New range of compact front-wheel-drive models might be essential to meet stringent future CO2 targets, but their potential commercial success is questionable
11 August 2013

Tentative plans for a super-frugal front-drive Jaguar are likely to be re-examined in light of the threat of increasingly stringent EU CO2 regulations, according to company insiders.

Although the firm is working flat out on bringing its new compact saloon and crossover models to market, even those frugal machines (the cleanest versions have a 99g/km target) might not be enough to lower Jaguar Land Rover’s fleet average to meet 2020 regulations — not to mention even stricter subsequent targets still to be set.

In the same way that BMW is rolling out a huge programme of economical front-drive cars under the BMW and Mini brands (which could account for 40 per cent of BMW’s overall output by the end of the decade), JLR is again eyeing a series of small front-drive models that could be sold in larger numbers.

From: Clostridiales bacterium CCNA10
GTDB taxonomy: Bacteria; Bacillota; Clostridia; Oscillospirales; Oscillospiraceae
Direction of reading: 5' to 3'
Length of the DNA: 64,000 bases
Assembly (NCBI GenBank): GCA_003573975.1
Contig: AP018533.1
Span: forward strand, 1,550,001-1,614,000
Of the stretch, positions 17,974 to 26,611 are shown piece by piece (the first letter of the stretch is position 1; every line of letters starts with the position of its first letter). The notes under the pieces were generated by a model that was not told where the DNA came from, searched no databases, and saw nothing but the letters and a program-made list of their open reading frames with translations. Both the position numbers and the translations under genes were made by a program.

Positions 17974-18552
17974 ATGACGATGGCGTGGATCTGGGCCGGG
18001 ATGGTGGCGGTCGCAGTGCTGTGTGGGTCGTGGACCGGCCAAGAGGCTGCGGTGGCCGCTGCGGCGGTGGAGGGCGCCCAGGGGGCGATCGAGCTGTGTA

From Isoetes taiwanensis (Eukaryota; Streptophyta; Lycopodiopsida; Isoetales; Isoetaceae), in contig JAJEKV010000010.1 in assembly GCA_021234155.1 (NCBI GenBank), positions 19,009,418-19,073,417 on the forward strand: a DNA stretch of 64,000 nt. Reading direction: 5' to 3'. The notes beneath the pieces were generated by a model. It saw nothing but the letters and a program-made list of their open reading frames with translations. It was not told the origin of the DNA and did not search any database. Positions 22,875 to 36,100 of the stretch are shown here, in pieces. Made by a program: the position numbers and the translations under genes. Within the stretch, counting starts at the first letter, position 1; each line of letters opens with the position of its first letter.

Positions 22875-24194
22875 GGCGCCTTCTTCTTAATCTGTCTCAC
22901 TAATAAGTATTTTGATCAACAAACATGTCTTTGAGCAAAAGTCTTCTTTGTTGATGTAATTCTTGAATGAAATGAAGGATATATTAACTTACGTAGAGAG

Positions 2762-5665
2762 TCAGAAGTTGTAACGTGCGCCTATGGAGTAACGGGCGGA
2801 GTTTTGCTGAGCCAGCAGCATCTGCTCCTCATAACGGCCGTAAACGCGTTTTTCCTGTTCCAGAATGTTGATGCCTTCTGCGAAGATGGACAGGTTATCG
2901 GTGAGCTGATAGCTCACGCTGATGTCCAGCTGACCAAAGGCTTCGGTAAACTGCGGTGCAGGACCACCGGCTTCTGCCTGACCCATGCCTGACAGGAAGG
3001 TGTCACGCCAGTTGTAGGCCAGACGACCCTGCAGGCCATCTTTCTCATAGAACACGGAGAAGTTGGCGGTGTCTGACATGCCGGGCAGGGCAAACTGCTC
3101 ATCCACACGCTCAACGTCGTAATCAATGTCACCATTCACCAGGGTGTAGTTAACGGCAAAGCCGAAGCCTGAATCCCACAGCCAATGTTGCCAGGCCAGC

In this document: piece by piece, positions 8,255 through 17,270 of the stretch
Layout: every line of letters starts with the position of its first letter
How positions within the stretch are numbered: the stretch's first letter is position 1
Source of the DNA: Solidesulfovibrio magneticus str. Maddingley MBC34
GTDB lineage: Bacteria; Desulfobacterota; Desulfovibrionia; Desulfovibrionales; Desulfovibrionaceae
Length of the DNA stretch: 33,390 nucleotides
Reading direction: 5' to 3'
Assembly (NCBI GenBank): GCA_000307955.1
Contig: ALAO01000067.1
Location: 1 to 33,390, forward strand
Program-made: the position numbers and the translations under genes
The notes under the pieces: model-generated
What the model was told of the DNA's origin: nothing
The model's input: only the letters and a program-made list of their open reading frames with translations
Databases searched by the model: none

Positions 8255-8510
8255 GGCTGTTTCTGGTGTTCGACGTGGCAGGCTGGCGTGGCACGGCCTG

The problem is that investment in what would certainly be a new, unique steel architecture would need to be huge, and justifying commensurately bold retail prices — and therefore decent profit margins — from small cars is notoriously difficult.  Some, however, are arguing that JLR might have no choice but to build a rival to Mercedes’ new compact models and BMW’s upcoming front-drive 1-series additions.

This is because, by 2020, the EU wants to see the average CO2 output from a manufacturer’s model range pegged to just 95g/km. The laws were voted through the European Parliament in April. Although manufacturers who build less than 300,000 cars a year can apply a less stern metric, JLR is likely to be producing as many as 700,000 cars, thereby falling under the 95g/km legislation. And because JLR sells significant numbers of large SUVs, it is likely to seriously struggle to meet the targets.